Earthquakes are commonly reported in terms of their magnitude. The larger the magnitude, the bigger the earthquake, and the greater the potential for damage. When engineers design structures to resist earthquakes, they use "rock motions" — the vibrations that travel through the bedrock caused by the slipping of an earthquake fault. Seismologists develop the rock motions based on the structure's location in relation to the location of earthquake faults and historical and geotechnical project site data. Engineers use these rock motions to calculate the maximum seismic forces that the structure will experience and then design the structure to resist the forces.
Rock motions propagate up through the soil layers to the ground surface, where they become "ground motions" — rock motions cause ground motions. Ground motions are not the same as rock motions. Ground motions caused by the same rock motions will vary due to the soil conditions. The rock motions can be uniform along a project site, but for a long bridge like the Bay Bridge, the ground motions change along the length of the bridge as the soil changes.
For example, during the Loma Prieta earthquake, the ground motions varied at different locations, and this was reflected in the differing amounts of damage. Rock motions were amplified by the soft Bay Muds, and the resulting ground motions caused substantial damage in particular areas (such as the I-880/Cypress Freeway and San Francisco's Marina District). Where the soil is more stable material, the rock motions were not amplified as much, the ground motions were not as great, and there was little damage. Seismologists and geotechnical engineers use the rock motions and then translate them (by computer) into ground motions. However, rock motions are the basis of engineering calculations.
Design Rock Motions
Bridge design in earthquake-prone areas needs to take into account the anticipated rock motions at the bridge site. The challenge for designers is that the rock motion frequencies of future earthquakes cannot be predicted. The design rock motion is the model of anticipated rock motion that is developed for design purposes. It assumes that rock motions are strong over a broad range of frequencies, although this would never happen in a real earthquake. By assuming that rock motions are strong over a broad range of frequencies, this model takes into account the actual earthquakes that would generate strong motions for one or more of these frequencies.
Design Rock Motions for San Francisco-Oakland Bay Bridge East Span Replacement Structures
Replacement structures for the San Francisco-Oakland Bay Bridge East Span will be designed for rare seismic events. The Hayward and San Andreas faults are the dominant sources for rock motions for this bridge site, though other sources in the area have been considered in development of the bridge design.
There are two methods of estimating the greatest rock motion that a particular structure will experience. In the past, Caltrans considered the motions from the Maximum Credible Event (MCE). The MCE is the largest reasonable earthquake at a fault without regard or consideration of how often the earthquake might occur (the return period). It also does not provide a consistent or rational assessment of the probability that a structure will experience the design earthquake. For the East Span Project, Caltrans estimated the greatest rock motions from the Safety Evaluation Event (SEE). This is defined as an earthquake that generates the largest motions expected to occur at the bridge site once every 1,500 years (a 1500-year return period). The bridge's expected life span is 150 years, so there is approximately a 10% chance that this earthquake would happen during its life span. Caltrans was aided in the development of the ground motions by the Ad Hoc Committee on Seismic Ground Motions. This ad hoc committee is comprised of four members:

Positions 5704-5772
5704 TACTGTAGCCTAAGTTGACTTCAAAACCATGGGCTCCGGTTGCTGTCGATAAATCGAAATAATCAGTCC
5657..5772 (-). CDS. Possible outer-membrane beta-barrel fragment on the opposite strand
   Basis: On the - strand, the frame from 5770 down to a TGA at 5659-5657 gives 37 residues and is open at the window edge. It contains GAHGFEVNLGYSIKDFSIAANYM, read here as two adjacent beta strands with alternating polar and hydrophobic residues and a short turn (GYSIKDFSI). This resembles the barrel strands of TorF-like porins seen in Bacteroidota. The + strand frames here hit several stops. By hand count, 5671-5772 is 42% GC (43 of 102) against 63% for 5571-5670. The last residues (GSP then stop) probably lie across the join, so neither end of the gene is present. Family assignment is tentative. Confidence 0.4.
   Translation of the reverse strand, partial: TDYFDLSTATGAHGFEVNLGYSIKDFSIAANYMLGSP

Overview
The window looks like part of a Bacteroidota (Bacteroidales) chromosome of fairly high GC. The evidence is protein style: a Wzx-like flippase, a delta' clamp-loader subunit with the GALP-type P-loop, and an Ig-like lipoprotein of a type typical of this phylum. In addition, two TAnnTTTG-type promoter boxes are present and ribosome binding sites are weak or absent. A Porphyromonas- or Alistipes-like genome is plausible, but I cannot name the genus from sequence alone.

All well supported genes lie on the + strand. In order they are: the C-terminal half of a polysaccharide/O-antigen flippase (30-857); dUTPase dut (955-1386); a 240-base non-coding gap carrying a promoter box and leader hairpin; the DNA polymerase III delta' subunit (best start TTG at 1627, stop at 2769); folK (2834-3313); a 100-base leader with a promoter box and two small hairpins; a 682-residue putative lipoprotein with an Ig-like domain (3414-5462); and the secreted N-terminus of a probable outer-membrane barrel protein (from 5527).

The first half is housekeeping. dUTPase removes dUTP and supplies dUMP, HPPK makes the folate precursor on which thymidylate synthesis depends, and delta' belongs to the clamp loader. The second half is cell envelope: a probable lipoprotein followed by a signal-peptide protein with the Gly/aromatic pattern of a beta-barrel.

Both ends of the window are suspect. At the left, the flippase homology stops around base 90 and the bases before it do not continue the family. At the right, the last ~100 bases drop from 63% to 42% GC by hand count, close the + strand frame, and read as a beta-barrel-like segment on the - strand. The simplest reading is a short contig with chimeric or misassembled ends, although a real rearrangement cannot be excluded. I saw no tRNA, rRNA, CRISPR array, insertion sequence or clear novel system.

The Seismic Safety Peer Review Panel and the Metropolitan Transportation Commission's Engineering and Design Advisory Panel both accepted and agreed that the bridge should be designed for these SEE ground motions.
The Ad Hoc Committee on Seismic Ground Motions evaluated the recently issued report by the Army Corps of Engineers (ACOE) on retrofit versus replacement of the East Span. In particular, the committee focused on one of the ACOE's conclusions: "the performance of the replacement bridge during a Maximum Credible Earthquake cannot be determined. The bridge has not been evaluated or designed for a MCE event, which is larger than the SEE event." The Committee pointed out that this conclusion is based on an error in plotting a graph included in the ACOE's report. In fact, the MCE motions fall well below the SEE motions in all relevant data ranges, particularly during the initial shaking. In addition, the Ad Hoc Committee's evaluation of the ACOE's report explained that responses of structures (estimated for earthquakes of various magnitudes and for various source-to-site distances) depend crucially on the measurement of ground motions in actual large earthquakes. As additional recordings become available from such earthquakes, these new ground motion recordings are incorporated into the existing international database. Professor Bolt has stated that the SEE standard takes into account a wider range of possible ground motions, some of which are much higher in impact than MCE's predicted motions. The Ad Hoc Committee concluded that Caltrans studied both standards (MCE and SEE) and designed the bridge to the higher SEE standard.